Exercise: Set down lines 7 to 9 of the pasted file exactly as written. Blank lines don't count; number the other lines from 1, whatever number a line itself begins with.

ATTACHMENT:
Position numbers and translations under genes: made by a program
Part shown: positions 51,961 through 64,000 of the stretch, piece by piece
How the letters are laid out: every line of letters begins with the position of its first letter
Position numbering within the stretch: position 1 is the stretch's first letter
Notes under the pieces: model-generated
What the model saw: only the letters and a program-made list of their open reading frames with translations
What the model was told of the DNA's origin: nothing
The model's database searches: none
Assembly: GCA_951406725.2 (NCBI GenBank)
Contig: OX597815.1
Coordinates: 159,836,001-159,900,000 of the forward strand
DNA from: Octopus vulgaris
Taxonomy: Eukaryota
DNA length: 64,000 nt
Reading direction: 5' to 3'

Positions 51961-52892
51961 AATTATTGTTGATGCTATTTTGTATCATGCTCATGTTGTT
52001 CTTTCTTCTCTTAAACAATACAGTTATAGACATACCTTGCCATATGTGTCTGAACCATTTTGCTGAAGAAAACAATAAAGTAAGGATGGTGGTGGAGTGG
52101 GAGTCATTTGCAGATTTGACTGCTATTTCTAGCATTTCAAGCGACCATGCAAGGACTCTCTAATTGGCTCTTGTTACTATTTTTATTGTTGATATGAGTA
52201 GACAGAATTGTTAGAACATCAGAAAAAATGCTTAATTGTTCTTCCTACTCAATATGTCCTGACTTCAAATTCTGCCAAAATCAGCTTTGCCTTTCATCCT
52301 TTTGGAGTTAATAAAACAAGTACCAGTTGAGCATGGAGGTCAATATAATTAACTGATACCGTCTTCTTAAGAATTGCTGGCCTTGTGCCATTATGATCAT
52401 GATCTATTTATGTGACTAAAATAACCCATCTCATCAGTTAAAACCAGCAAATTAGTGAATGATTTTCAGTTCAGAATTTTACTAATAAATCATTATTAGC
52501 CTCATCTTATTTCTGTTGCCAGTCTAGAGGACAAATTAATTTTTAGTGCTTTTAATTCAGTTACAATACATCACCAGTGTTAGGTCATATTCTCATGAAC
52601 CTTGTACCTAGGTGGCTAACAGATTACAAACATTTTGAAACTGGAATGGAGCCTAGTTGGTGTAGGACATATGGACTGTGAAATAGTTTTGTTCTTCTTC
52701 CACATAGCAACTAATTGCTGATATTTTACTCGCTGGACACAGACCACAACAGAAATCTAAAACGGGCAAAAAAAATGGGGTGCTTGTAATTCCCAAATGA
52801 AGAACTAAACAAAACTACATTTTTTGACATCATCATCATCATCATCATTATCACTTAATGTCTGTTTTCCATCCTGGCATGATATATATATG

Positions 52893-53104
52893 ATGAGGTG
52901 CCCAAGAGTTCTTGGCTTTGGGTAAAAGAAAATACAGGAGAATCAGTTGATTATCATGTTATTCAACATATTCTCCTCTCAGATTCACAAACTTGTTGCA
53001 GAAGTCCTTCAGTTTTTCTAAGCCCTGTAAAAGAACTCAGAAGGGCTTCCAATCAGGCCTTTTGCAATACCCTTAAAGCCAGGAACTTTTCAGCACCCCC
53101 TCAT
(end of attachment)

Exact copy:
What the model was told of the DNA's origin: nothing
The model's database searches: none
Assembly: GCA_951406725.2 (NCBI GenBank)